Jump to content
Game-Labs Forum
Sign in to follow this  
ICE_MAN

Realm vs Realm / Faction warfare

Recommended Posts

Couldn't find anything on this topic so here goes:

 

Realm vs Realm is the ultimate endgame, the part of the game that keeps max level / gear players engaged beyond the levelling grind thus giving the game itself longevity, benefitting players and publishers alike.

 

What is good RvR?

Good RvR has a number of attractions to individuals, groups, guilds and the factions itself, in the form of rewards for success, examples:

 

Individual: Reputation points which could be used for allowing players access to the highest tier of ships (3rd, 2nd and first rates). These could degrade naturally over time, mothballing those ships if a certain threshold is reached thus necessitating continuous RvR participation.

 

Guilds: Conquests of cities/buildings/ports/natural resources, which could then be upgraded with fortifications, additional economy/crafting buildings, etc.

 

Factions/nations: Access to newly conquered resources / ports. Conquest of specific hotspots may yield additional bonuses, for example holding Tenochtitlan, the Aztec capital, could give a 5% bonus to money earning for that nation.

 

Examples of Excellent RvR:

 

Dark Age of Camelot - Each faction had a large territory where other factions could not enter, and a large area where everyone could enter though with one unconquerable keep in there. Guilds could claim smaller keeps throughout the RvR zone and upgrade their defences, and those keeps had crafting facilities. Each faction had a particularly well defended keep with a bonus-conferring artifact in it, which could be conquered only at great difficulty.

RvR was always active and generally great fun. Individuals would earn realm points by being in RvR which could be spent on permanent character bonuses.

Lastly, there was one free-for-all high-xp gain dungeon with 3-way RvR. People would go there to gain experience and loot but with the risk of PvP - this also took place in the RvR zones themselves.

 

 

Pirates of the Burning Sea had very good RvR, the flipping of ports and port battles were good, and in particular the interaction with the economics of the game were well implemented. Drawbacks included too many silly rules around the flipping of ports, too much of the map where RvR/PvP was impossible, too many complicated rules about which enemies could be engaged on the open sea, and worst of all:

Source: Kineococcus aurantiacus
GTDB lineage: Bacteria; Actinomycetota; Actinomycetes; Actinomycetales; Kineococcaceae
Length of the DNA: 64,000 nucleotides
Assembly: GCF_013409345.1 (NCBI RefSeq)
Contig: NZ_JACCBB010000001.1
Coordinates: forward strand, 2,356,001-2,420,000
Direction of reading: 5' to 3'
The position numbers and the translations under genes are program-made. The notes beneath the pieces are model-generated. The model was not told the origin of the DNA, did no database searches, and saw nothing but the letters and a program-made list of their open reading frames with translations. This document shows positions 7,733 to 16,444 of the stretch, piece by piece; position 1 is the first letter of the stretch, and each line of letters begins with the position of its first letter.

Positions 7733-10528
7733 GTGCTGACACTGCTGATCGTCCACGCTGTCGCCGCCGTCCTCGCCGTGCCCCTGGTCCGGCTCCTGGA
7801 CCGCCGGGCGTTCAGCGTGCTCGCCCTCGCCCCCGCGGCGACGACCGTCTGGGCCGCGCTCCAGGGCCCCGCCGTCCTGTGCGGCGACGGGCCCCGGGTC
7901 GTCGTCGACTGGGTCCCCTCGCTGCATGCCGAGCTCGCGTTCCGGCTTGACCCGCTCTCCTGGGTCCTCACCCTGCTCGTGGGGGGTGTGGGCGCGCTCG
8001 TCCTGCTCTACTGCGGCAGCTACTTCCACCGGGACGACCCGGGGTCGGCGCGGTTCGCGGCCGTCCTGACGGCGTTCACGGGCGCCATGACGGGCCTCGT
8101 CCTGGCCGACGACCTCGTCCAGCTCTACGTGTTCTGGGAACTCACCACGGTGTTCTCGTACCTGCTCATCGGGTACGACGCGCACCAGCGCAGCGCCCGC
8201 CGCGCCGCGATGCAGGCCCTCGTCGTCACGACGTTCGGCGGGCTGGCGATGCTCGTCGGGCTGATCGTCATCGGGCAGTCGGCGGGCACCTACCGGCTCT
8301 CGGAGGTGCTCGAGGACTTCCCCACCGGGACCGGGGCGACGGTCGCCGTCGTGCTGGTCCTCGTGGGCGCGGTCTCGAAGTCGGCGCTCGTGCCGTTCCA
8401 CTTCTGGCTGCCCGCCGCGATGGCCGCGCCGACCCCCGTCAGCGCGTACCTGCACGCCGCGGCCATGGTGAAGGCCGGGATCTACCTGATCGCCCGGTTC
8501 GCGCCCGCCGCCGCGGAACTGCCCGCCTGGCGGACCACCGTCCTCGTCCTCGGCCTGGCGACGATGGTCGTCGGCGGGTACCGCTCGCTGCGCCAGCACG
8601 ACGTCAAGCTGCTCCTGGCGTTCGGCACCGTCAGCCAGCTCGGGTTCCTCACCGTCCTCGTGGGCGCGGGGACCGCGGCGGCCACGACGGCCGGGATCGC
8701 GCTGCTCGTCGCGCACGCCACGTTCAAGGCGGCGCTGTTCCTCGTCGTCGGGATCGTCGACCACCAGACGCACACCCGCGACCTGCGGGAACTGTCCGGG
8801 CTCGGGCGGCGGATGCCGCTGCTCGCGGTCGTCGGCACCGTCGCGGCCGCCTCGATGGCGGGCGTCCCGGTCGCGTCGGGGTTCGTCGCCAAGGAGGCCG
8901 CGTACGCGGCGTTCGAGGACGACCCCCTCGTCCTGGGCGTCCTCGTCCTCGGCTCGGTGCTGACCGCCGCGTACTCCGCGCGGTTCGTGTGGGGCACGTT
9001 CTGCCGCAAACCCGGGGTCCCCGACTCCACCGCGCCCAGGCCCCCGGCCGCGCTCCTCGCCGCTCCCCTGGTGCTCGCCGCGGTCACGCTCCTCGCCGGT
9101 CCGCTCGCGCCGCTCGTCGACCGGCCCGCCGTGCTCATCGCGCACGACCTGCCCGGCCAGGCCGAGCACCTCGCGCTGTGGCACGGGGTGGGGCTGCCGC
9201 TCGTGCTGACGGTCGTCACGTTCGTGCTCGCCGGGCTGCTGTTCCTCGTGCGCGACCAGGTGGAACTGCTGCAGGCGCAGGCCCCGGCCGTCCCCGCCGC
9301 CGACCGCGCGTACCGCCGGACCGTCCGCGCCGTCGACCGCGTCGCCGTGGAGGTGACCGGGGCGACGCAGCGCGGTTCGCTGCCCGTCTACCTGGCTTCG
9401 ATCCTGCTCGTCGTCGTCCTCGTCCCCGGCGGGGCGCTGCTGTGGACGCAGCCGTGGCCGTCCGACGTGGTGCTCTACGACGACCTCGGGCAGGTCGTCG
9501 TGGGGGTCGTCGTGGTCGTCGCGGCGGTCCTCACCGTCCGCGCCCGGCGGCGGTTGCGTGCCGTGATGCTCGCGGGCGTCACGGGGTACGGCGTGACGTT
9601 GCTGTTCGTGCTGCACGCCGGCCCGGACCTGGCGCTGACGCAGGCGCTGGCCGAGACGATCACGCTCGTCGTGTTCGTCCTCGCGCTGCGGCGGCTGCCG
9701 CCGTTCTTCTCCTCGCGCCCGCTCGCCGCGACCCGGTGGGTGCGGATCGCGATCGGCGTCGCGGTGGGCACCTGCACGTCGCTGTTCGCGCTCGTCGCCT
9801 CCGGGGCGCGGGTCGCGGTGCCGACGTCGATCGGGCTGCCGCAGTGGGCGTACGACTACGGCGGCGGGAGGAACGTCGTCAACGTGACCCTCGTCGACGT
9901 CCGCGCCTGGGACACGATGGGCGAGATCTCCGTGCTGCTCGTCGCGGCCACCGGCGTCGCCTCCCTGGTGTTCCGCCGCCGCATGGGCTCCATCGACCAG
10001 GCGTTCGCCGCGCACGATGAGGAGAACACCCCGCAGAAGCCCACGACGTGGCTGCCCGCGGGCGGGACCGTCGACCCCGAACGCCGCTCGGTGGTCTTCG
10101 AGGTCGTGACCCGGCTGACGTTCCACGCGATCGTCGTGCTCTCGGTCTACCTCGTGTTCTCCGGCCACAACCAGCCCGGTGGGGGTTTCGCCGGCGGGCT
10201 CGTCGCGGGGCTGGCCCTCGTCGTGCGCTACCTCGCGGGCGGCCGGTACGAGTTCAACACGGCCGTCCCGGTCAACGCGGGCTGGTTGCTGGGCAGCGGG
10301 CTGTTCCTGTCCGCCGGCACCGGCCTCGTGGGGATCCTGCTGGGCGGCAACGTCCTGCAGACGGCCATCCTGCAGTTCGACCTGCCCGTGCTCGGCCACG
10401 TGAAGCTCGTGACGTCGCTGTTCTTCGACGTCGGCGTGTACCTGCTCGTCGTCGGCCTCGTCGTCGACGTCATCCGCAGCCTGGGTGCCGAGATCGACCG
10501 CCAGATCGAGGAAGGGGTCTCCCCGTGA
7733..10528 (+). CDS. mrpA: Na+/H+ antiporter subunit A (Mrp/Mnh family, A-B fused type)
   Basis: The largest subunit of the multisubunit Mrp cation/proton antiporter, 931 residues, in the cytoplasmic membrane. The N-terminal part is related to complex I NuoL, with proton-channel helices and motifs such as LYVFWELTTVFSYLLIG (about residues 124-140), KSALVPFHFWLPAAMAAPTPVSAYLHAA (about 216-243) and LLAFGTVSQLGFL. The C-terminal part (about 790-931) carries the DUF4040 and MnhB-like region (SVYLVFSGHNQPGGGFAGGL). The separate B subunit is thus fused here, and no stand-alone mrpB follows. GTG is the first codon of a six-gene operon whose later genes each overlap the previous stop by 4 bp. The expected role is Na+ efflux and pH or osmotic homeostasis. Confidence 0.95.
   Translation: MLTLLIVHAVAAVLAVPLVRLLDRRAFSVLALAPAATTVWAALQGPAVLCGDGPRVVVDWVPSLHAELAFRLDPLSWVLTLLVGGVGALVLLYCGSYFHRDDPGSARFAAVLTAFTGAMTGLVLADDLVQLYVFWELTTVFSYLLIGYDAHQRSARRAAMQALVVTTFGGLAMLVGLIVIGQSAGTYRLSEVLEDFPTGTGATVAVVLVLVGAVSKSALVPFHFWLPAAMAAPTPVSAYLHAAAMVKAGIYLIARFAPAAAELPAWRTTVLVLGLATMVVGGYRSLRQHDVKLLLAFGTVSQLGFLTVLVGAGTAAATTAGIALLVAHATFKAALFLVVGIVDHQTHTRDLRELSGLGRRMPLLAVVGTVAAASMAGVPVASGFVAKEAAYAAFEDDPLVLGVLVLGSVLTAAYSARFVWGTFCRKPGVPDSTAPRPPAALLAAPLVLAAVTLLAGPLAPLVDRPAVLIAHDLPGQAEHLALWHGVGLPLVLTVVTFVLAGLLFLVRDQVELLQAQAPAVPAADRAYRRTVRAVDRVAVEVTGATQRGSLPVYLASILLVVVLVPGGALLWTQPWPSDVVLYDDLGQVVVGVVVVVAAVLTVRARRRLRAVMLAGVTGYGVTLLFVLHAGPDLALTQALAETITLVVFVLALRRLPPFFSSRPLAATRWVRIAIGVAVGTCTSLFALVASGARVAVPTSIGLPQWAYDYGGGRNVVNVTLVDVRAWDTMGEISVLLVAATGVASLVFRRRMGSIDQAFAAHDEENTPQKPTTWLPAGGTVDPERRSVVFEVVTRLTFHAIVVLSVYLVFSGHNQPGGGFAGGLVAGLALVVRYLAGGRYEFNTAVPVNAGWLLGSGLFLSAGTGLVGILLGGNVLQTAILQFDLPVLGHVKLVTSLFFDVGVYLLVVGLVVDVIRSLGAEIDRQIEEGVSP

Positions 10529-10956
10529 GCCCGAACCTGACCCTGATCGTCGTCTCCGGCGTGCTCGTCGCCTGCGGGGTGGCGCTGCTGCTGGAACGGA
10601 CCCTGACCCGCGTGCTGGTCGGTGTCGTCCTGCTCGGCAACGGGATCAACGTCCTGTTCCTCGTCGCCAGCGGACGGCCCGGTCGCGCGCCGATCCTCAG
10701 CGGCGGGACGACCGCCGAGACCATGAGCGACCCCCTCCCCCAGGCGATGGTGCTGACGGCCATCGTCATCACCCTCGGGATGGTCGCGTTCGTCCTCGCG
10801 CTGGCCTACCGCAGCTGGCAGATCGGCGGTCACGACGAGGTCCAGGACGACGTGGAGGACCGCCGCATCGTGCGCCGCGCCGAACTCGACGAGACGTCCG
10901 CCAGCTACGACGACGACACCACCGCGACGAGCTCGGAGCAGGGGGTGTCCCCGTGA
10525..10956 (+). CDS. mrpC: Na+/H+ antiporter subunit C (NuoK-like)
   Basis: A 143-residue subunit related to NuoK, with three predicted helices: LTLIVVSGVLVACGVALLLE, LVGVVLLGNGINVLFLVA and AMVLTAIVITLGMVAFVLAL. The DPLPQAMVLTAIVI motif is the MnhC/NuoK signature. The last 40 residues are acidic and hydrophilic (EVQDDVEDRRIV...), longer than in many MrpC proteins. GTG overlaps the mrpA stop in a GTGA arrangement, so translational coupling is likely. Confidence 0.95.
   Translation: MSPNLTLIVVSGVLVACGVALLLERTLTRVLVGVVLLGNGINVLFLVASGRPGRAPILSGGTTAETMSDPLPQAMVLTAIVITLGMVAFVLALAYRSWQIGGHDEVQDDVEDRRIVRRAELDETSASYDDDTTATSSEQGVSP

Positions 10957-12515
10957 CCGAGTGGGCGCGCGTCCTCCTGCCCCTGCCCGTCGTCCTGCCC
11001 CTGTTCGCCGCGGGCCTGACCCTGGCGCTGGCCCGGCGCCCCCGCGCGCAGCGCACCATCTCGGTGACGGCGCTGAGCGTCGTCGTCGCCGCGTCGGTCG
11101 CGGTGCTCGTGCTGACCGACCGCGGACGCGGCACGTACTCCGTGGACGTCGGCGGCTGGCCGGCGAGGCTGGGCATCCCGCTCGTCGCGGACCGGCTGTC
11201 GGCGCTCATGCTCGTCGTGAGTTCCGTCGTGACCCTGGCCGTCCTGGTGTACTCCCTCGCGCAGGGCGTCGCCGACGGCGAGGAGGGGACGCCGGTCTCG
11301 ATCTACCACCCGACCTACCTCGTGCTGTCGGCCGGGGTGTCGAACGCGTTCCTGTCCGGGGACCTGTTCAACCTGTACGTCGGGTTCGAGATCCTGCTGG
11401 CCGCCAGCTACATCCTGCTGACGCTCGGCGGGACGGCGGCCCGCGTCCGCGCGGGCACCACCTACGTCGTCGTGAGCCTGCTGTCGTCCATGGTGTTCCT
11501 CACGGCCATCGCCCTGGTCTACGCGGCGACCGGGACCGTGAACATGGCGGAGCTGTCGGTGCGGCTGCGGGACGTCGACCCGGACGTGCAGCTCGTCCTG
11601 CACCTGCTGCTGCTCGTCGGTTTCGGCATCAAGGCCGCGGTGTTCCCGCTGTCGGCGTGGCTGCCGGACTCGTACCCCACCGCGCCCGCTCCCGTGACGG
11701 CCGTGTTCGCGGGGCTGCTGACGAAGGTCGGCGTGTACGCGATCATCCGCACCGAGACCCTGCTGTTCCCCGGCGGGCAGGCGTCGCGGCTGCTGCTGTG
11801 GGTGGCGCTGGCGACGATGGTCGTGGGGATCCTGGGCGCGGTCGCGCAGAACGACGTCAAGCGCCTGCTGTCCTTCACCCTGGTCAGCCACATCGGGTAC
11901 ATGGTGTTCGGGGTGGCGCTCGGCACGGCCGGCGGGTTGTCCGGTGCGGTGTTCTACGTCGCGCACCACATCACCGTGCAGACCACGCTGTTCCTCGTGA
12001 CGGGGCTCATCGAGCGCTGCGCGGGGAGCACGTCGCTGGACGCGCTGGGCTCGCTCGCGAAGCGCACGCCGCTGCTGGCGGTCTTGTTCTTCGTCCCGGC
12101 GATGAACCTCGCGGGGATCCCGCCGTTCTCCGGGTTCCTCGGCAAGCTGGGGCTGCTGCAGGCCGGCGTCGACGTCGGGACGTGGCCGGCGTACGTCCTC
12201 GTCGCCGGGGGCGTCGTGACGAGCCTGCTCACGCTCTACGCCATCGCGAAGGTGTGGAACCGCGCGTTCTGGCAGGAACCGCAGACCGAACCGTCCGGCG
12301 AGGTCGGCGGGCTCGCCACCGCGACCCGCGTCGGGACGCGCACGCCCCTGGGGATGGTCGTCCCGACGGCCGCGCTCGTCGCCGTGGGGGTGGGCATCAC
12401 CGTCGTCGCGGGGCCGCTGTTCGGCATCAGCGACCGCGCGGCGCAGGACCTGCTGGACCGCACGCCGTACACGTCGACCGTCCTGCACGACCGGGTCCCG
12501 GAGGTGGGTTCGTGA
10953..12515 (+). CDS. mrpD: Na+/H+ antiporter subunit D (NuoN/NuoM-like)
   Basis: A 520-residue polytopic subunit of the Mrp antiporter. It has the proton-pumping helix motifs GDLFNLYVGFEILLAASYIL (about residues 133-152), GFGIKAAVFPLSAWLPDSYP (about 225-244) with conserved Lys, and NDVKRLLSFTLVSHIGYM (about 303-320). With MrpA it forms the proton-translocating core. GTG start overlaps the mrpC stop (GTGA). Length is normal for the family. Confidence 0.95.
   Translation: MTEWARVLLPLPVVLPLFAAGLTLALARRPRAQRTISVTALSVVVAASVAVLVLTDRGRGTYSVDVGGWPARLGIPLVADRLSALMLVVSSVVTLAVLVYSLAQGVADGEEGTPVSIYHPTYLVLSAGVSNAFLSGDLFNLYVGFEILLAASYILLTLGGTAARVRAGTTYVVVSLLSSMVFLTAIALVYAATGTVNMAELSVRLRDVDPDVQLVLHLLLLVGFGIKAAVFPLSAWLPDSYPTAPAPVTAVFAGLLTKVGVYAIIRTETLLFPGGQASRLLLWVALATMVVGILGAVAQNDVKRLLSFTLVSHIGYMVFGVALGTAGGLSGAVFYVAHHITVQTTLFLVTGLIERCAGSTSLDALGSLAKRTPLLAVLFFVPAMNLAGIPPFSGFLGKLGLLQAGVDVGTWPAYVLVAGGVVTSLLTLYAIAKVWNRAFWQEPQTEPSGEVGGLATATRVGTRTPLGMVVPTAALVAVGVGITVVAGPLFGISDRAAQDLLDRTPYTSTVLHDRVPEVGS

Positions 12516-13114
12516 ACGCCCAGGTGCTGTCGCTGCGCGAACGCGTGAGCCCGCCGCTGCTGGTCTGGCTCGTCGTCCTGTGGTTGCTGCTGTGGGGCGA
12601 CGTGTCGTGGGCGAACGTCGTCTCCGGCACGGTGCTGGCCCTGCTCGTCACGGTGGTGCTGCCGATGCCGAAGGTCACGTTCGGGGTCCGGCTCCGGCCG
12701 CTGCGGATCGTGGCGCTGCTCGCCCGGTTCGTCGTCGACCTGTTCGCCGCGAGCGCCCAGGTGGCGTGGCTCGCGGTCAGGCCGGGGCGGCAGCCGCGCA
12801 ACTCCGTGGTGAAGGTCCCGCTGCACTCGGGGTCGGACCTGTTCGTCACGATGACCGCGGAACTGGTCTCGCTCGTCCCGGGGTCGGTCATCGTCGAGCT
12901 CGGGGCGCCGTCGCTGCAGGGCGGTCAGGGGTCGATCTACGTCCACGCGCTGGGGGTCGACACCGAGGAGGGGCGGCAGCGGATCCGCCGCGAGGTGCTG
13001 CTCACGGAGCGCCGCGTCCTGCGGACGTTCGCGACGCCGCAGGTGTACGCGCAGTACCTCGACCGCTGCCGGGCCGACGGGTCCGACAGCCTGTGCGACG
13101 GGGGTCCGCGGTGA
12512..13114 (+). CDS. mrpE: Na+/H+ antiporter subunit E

Limiting port battles to 24v24. DAoC on the other hand allowed unlimited numbers of players in any RvR engagement, making coordination a pain! (we didn't have teamspeak back then).

 

What am I really suggesting here then?

I'll draw up the concept here, there is a wealth of more detail in my head, in particular interaction with the game economics are quite intricate:

 

1) Playable nations - need at least 3 (France, Spain, Great Britain). Should consider Portugal, Holland, Sweden, Denmark-Norway, Russia, maybe the Ottoman Empire and possibly one of the Eastern nations (China? Korea?)

 

2) NPC nations - not sure this is needed but one could have merchant ships from smaller ocean going nations that are not playable - need to be careful they don't just become Inanimate Objects of Grinding Desire TM.

 

3) Diplomacy - nations need to be able to be in one of 3 states with each other;

Peace - no hostile actions

Hostile - privateering will occur

War - obvious isn't it?

The changes in stance could be based on actions taken by a nations captains on the open sea - a kind of relationship points system, or nations could have an elected leader from the major guilds/alliances. Personally I favour the former as it encourages diplomatic activities across the nations and adds an element of direction caused by cooperation, whereas a person with a title of 'King' might just aggravate people and cause internal strife.

 

4) RvR objectives

Holding key ports and objectives while some are unconquerable.

Great Britain for example would have London and Chatham wharf as unconquerable, whereas most of their Caribbean and Indian ports could be conquerable. Maybe New York is unconquerable, being the HQ in north america, same for Port Royal. You get the point.

Guilds could be able to found their own cities, upgrading the defensive and economic capability. If these are not marked on the map, that in itself prevents most direct griefing, and allows contribution to the economy and individuals' purses.

Guilds could also conquer ports, making them their own and investing in the upkeep and improvement of defences, economy, etc.

 

5) Reputation

As outlined above, taking successful RvR actions should earn you Reputation points. these points will degrade when you are online, so in order to keep at a certain level, ongoing activity is needed.